I mmuno g lobuli N i n the T reatment of e ncephalitis (IgNiTE): Protocol for a multicentre randomised controlled trial
Iro MA., Sadarangani M., Absoud M., Chong WK., Clark CA., Easton A., Gray V., Kneen R., Lim M., Pike M., Solomon T., Vincent A., Willis L., Yu LM., Pollard AJ.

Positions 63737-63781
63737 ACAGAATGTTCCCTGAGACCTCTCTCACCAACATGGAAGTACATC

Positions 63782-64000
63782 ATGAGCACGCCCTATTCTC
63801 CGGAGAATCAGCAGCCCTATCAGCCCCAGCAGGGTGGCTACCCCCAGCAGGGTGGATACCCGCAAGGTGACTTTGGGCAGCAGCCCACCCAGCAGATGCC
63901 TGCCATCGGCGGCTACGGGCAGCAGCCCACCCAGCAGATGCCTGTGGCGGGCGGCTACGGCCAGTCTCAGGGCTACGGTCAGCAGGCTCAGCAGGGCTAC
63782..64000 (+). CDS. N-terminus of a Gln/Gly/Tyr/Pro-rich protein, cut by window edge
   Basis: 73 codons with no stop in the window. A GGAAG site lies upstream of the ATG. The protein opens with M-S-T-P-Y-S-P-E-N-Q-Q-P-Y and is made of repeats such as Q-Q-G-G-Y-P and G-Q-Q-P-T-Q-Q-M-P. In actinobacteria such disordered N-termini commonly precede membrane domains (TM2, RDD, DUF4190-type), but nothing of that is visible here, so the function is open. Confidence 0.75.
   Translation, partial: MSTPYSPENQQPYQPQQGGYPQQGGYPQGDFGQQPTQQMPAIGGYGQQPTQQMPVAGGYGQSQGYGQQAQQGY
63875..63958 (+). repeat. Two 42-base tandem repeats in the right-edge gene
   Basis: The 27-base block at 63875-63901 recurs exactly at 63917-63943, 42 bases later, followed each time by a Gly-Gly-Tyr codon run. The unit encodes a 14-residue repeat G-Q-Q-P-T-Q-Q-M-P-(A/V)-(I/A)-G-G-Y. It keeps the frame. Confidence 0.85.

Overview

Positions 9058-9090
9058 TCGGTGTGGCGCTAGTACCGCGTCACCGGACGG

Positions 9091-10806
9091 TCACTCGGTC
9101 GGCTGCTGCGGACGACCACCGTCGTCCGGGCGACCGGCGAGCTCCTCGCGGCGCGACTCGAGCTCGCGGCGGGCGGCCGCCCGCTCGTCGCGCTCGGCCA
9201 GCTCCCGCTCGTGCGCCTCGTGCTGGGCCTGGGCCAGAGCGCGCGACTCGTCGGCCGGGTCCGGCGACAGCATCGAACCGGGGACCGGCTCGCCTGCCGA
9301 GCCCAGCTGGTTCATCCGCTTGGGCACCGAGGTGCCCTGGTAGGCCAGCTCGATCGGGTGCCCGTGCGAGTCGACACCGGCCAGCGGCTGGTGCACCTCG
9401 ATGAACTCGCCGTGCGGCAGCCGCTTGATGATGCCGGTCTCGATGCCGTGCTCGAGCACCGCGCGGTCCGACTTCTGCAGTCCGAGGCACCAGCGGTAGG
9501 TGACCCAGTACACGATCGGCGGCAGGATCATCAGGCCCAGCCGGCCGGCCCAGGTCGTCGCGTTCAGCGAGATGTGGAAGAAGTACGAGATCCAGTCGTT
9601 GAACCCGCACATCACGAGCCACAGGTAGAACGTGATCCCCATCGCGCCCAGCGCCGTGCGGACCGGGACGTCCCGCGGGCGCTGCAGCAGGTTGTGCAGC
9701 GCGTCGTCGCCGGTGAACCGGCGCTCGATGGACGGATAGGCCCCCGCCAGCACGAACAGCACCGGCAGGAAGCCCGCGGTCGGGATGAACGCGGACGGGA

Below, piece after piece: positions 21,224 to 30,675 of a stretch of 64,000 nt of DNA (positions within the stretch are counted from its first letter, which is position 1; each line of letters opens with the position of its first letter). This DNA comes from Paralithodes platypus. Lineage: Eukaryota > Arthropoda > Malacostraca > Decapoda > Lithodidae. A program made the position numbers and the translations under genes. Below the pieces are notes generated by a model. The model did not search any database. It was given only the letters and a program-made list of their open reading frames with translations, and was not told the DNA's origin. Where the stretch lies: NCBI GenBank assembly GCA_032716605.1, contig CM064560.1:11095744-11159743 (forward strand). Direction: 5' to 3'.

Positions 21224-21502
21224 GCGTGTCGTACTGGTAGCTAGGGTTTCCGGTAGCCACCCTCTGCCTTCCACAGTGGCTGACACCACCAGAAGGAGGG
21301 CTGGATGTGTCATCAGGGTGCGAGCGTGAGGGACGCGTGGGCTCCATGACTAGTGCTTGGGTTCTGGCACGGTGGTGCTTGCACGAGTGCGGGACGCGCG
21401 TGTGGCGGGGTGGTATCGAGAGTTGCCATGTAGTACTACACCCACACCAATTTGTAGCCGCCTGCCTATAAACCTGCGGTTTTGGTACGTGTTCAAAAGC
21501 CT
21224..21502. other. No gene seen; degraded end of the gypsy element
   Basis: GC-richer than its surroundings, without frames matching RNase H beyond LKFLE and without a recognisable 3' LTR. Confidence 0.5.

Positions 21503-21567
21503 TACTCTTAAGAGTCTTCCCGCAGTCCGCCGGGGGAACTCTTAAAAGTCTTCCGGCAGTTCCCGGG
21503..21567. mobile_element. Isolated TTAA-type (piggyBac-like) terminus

© 2016 Published by the BMJ Publishing Group Limited. Introduction Infectious and immune-mediated encephalitides are important but under-recognised causes of morbidity and mortality in childhood, with a 7% death rate and up to 50% morbidity after prolonged follow-up. There is a theoretical basis for ameliorating the immune response with intravenous immunoglobulin (IVIG), which is supported by empirical evidence of a beneficial response following its use in the treatment of viral and autoimmune encephalitis. In immune-mediated encephalitis, IVIG is often used after a delay (by weeks in some cases), while diagnosis is confirmed. Wider use of IVIG in infectious encephalitis and earlier use in immune-mediated encephalitis could improve outcomes for these conditions. We describe the protocol for the first ever randomised control trial of IVIG treatment for children with all-cause encephalitis. Methods and analysis 308 children (6 months to 16 years) with a diagnosis of acute/subacute encephalitis will be recruited in-430 UK hospitals and randomised to receive 2 doses (1 g/kg/dose) of either IVIG or matching placebo, in addition to standard treatment. Recruitment will be over a 42-month period and follow-up of each participant will be for 12 months post randomisation. The primary outcome is â - good recovery' (score of 2 or lower on the Glasgow Outcome Score Extended-paediatric version), at 12 months after randomisation. Additional secondary neurological measures will be collected at 4-6 weeks after discharge from acute care and at 6 and 12 months after randomisation. Safety, radiological, other autoimmune and tertiary outcomes will also be assessed. Ethics and dissemination This trial has been approved by the UK National Research Ethics committee (South Central-Oxford A; REC 14/SC/1416). Current protocol: V4.0 (10/03/2016). The findings will be presented at national and international meetings and conferences and published in peer-reviewed journals.